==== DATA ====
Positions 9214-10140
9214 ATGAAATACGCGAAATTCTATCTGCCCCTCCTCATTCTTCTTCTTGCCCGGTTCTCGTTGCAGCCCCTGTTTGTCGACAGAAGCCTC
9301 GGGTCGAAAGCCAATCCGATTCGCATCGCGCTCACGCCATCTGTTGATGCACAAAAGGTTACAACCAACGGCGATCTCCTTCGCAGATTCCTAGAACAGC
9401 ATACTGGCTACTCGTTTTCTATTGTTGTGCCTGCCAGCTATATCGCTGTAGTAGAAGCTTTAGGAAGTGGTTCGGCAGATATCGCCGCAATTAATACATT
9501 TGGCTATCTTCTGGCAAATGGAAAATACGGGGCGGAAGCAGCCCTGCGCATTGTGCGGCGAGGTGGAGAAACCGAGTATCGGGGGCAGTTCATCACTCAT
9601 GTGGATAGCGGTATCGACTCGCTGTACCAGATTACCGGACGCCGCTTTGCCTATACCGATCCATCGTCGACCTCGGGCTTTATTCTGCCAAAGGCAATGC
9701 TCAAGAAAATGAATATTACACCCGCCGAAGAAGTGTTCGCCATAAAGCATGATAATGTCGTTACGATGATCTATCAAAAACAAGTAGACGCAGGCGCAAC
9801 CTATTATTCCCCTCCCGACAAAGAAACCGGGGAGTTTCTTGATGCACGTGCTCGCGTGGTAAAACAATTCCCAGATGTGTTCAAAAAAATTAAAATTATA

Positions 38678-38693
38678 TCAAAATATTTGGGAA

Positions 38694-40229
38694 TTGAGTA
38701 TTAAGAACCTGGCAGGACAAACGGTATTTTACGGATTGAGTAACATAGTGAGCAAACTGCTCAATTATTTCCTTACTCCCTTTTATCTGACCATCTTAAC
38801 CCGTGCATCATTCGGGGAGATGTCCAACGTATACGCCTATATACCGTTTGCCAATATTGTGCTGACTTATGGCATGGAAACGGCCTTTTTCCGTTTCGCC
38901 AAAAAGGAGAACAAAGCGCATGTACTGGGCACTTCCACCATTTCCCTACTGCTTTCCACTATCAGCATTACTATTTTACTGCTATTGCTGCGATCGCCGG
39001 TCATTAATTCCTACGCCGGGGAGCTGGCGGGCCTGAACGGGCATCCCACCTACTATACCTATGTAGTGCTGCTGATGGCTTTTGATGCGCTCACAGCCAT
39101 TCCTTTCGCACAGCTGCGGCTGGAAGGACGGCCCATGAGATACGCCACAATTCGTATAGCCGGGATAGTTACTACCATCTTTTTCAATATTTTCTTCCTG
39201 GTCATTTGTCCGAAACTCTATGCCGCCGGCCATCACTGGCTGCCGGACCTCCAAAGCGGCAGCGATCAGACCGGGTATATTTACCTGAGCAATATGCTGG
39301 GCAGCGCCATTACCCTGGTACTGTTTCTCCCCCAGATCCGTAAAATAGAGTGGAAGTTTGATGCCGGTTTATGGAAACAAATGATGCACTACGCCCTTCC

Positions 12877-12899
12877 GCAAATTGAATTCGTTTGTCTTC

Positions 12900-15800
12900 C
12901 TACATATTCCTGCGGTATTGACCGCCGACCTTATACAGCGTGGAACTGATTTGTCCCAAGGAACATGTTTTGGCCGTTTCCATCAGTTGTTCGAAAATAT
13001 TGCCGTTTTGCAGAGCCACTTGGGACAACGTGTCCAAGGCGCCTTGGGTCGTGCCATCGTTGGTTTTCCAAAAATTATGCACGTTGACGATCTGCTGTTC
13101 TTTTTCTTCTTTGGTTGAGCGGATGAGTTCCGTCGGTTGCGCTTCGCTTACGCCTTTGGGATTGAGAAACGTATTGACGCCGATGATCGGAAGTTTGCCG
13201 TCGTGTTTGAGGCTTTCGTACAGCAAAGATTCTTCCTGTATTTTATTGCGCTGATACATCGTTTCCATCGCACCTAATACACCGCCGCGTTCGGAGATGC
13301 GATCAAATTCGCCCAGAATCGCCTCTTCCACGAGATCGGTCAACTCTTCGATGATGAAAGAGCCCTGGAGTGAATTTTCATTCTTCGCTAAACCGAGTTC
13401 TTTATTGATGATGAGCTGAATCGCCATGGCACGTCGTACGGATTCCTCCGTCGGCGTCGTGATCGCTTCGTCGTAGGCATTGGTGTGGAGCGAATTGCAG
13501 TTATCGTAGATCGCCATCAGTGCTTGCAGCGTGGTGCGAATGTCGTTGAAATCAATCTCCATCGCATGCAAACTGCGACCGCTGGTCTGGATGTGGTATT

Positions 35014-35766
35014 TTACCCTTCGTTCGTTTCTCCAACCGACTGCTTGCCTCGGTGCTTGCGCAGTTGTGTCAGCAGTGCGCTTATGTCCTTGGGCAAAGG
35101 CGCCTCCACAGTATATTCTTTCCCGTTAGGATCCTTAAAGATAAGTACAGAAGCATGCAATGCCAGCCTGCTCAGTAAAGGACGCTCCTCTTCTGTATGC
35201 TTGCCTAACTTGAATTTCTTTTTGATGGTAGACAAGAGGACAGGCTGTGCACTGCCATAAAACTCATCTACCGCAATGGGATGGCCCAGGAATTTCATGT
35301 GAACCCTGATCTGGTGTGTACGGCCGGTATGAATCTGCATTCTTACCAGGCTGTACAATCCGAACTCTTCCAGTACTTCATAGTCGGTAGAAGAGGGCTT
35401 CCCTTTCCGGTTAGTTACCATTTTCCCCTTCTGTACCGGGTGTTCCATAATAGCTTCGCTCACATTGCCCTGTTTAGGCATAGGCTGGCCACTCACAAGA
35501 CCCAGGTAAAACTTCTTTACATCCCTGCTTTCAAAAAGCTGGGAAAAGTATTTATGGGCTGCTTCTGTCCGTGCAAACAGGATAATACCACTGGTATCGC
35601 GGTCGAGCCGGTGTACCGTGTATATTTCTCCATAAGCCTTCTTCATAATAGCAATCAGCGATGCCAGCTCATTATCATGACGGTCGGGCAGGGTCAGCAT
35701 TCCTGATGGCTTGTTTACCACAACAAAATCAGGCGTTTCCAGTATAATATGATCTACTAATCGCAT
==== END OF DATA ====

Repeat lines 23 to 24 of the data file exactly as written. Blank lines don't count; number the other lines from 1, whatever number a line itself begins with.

12900 C
12901 TACATATTCCTGCGGTATTGACCGCCGACCTTATACAGCGTGGAACTGATTTGTCCCAAGGAACATGTTTTGGCCGTTTCCATCAGTTGTTCGAAAATAT